- The political crisis in Venezuela continued to escalate this week after armed civilian groups attacked the parliament building on Tuesday. The following day, a rogue helicopter fired shots and dropped grenades on the Supreme Court. The government has alleged that this attack was a coup attempt; President Nicolas Maduro has, however, been accused of making such claims in the past to consolidate his popular support. Opposition leaders are anxiously looking to prevent a vote scheduled for July 30 that would, if passed, allow Maduro to rewrite the constitution.
- Brazilian President Michel Temer became the country’s first sitting head of state to be formally charged with corruption. Accused for taking millions of dollars in bribes from JBS, the world’s biggest meat producer, Temer denounced what he considers to be politically-motivated charges and pledged to not allow his accusers to continue to paralyze his government. Temer, whose approval ratings are as low as 7%, has so far resisted calls to stand down, but such pressure continues to mount ahead of next year’s presidential election.
- Petya (also known as NotPetya), a malware that targets Microsoft Windows-based systems, hit businesses all over the world this week. Initially believed to have been a ransomware (i.e. software that prevents access to the victim’s data until a ransom is paid), the current variant of Petya seems to have been created for the sole purpose of destroying data—meaning that even if the ransom is to be paid, the data remains lost. Cyberspace analysts are worried that ‘wiper’ attacks such as this will increasingly be replicated in the future.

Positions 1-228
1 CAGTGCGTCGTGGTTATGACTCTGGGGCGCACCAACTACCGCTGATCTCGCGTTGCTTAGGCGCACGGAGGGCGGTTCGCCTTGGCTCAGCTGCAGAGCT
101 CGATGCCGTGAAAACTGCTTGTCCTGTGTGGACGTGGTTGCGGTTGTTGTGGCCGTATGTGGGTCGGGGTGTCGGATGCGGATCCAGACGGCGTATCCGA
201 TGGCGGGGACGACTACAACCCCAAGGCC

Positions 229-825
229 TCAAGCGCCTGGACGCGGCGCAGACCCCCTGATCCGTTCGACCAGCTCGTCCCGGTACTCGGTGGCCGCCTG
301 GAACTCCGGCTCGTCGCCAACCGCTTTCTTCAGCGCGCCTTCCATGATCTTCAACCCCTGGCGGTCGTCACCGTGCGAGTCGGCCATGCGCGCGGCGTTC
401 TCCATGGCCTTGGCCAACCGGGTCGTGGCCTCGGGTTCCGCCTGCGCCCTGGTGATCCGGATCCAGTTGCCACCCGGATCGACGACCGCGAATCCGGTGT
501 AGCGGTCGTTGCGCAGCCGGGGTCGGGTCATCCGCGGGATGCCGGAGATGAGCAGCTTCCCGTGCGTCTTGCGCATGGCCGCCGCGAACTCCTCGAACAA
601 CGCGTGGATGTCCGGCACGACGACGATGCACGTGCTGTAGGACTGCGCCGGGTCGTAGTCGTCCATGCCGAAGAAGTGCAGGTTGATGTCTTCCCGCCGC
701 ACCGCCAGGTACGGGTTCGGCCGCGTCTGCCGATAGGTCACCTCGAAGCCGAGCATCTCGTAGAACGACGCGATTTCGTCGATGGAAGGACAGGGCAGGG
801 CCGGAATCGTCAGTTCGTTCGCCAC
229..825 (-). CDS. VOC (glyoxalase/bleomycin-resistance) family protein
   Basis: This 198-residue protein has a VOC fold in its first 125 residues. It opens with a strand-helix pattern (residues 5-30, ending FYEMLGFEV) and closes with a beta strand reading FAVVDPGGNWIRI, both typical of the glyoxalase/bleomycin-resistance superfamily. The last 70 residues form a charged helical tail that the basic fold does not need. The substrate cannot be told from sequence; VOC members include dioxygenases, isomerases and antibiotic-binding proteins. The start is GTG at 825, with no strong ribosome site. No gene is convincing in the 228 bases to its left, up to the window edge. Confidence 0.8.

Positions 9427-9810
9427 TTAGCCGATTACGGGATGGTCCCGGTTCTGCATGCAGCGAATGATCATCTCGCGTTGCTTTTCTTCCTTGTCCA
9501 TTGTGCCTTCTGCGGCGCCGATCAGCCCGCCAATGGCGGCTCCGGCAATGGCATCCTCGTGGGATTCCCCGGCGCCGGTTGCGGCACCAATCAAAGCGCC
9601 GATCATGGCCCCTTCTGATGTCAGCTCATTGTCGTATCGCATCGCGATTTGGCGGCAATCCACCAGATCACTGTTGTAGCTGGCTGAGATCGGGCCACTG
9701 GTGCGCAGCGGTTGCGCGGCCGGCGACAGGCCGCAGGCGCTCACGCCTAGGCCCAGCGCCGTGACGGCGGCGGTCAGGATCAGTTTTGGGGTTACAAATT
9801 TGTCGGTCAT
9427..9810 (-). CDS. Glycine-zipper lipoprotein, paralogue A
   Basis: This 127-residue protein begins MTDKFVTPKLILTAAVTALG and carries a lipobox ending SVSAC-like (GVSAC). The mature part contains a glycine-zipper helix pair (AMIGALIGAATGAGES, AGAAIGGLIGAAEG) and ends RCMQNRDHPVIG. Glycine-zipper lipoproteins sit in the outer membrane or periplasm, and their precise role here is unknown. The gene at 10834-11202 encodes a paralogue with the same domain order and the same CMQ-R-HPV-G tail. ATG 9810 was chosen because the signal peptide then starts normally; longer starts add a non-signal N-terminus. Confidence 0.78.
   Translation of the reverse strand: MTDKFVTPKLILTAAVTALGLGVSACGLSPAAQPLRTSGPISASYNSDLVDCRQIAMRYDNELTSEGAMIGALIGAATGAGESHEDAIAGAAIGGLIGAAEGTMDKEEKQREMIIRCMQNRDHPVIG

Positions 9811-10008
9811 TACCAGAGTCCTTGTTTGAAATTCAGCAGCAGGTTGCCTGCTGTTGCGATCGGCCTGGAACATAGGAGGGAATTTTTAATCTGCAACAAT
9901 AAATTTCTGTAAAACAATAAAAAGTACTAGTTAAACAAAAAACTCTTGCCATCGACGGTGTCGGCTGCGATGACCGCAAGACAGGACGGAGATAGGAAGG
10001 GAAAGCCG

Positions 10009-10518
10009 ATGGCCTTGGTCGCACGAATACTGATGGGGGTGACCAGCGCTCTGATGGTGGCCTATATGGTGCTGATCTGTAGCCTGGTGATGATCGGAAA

News That Will Restore Your Faith in Humanity
- A study released by PLOS Medicine this month revealed that the President’s Malaria Initiative, an American foreign aid measure started by President George W. Bush, has been responsible for saving the lives of nearly two million babies and toddlers in Africa since its inception in 2005. The results confirm that foreign aid could definitely have a long-term positive impact on the communities that it aids.
- Senegalese former professional footballer Salif Diao has been giving back to his home country by setting up a football academy that focuses on not just the game but also on providing aspiring young players with the education they would need if their prospects do not exactly go to plan. Diao, who had to forgo much of his own education to become a professional, explains that "other academies focus on putting maximum effort into building facilities and having coaches that can produce the best footballers. We don't talk of coaches, we talk of educators."